Sponsored Post: Building an Integrated Local Digital Strategy

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This post is part of a series on strategies in local digital marketing, sponsored by Mediative.

Strategy #1: Get Listed
When it comes to local marketing for small businesses, the whole is greater than the sum of its parts. The typical components of a digital strategy are effective individually, however many of these components—which include local listings, SEO, online display ads, social media, and geo-targeted pay-per-click campaigns—are more powerful when they’re managed together as part of an integrated local digital strategy. In this new series from Mediative, all five areas will be explored, with tips and strategies for each.

Small businesses are expected to spend more than $50 billion on local media this year, but whether a merchant is actually successful at acquiring new customers usually has more to do with the channels he or she uses than the amount being spent on any single marketing component.

Nearly one in five merchants pinpoint local listings as the one area of local digital marketing where they could use the most help

In a survey of SMBs conducted by Street Fight Insights and Thrive Analytics, nearly one in five merchants (18%) pinpointed local listings as the one area of local digital marketing where they could use the most help. Specifically, these merchants said they’re looking for guidance in getting accurate listings information published in online directories.

U.S. consumers make 7.6 billion searches for local information each month, and yet more than $10 billion in potential business sales is lost annually due to inaccurate business listings. Although statistics regarding the percentage of erroneous listings can vary, some researchers have pegged the number of listings containing errors, such as incorrect addresses, business names, or telephone numbers, as high as 43%.

The situation is even more dire in Canada, where researchers from the digital marketing firm Mediative found that 80% of Canada‘s top retailers have inaccurate local listings. (Click here to download the full report.)

That’s one of the reasons why merchants like Brendan Madigan, owner of Alpenglow Sports in Tahoe City, Calif., say local listing management is an important component in their larger digital marketing strategies. “If you’re not [managing your listings], you’re leaving holes in the dike, so to speak. So many people want to contact your business … and if you’re late to the party, you’re just shooting yourself in the foot,” he says.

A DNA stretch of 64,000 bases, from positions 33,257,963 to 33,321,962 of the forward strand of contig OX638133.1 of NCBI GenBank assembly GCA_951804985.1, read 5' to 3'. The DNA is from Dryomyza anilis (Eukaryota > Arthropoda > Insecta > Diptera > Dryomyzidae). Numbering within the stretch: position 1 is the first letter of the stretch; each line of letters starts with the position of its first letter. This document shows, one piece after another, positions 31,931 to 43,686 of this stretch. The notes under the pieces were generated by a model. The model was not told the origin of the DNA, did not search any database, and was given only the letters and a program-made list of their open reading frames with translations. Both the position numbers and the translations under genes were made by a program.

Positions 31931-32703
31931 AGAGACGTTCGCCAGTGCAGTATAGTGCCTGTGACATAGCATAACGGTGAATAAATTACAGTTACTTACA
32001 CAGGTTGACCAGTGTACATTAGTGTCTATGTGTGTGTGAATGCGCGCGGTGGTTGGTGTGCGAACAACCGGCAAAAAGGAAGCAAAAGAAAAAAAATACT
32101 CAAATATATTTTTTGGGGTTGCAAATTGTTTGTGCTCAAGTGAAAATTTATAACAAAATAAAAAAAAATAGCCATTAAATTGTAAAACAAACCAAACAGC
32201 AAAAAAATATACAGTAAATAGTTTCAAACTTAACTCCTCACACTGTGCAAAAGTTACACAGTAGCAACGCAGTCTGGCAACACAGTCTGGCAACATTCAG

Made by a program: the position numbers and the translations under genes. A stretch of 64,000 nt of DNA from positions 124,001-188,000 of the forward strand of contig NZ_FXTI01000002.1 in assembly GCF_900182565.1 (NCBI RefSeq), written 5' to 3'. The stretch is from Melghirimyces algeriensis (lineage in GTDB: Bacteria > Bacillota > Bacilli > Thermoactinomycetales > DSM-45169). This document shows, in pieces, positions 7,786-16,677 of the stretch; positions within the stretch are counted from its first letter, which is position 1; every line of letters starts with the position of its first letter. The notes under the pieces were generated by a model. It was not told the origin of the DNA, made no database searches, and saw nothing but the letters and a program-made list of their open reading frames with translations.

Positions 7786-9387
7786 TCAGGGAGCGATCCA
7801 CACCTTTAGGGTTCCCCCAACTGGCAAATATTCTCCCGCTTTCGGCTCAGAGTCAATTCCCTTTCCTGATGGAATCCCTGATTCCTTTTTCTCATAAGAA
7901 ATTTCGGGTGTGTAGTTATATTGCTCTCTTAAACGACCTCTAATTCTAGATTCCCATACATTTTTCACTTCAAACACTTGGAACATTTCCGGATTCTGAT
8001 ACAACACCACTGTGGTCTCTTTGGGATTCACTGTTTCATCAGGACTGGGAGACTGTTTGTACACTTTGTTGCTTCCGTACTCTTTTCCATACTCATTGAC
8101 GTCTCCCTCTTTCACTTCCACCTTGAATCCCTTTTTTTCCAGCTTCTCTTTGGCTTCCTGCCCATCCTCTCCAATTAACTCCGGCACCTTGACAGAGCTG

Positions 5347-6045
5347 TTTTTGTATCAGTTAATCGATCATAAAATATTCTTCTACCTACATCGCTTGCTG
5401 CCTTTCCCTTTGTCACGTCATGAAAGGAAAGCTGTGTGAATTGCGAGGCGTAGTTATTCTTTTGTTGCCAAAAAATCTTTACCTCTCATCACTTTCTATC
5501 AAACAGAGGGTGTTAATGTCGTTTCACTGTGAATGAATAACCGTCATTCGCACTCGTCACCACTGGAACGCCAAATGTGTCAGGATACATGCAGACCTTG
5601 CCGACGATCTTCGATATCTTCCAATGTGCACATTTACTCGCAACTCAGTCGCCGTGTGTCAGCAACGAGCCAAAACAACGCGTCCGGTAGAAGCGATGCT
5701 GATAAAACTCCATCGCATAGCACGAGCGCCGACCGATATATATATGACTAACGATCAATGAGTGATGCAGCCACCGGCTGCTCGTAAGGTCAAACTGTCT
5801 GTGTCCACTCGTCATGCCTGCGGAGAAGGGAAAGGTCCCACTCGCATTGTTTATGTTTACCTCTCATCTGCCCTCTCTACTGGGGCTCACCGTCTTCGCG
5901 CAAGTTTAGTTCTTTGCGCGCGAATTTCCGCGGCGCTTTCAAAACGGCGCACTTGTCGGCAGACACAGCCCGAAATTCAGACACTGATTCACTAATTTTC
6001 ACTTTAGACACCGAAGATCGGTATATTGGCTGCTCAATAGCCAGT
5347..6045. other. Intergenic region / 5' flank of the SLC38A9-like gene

Rather than tackling the individual components in an online marketing strategy as they come, Madigan has developed an integrated strategy that includes both offline and online platforms. Madigan’s digital strategy involves social media, contests, and online advertising, along with a local listings management component that has him regularly visiting listings websites to make sure the information about his business is accurate. Madigan estimates that he spends between six and 10 hours each week managing his digital marketing initiatives.

Being able to effectively manage local listings is a fundamental basic for small businesses, and it’s an important first step in developing a successful local marketing strategy. Here are three ways that local merchants can ensure they’re getting it right:

1. Start with the big dogs.
Local business information can be found on hundreds of online directories, however there are four main aggregators that merchants should make sure to watch closely. Infogroup, Axiom, Neustar Localeze, and Factual are four of the largest data aggregators. The listings displayed on these sites are distributed across the web.
2. Keep online fingerprints consistent.
A local business’s fingerprints are its name, address, and phone number. Merchants must make sure these markers are consistent across all listings and directory sites. Not only do inconsistencies hurt consumers—which is an important piece of the puzzle—but they also lead to poorer Google search rankings.
3. Find a partner.
Most merchants don’t have the time to manually check their local listings for accuracy. For these merchants, technology partners can fill the void. Vendors like Yext, UBL, and Locu, among many others, offer services to distribute business information across multiple business directories and networks like Facebook and Yelp. For business owners who are interested in a hands-off approach to local digital marketing, these technology partners can be an excellent solution.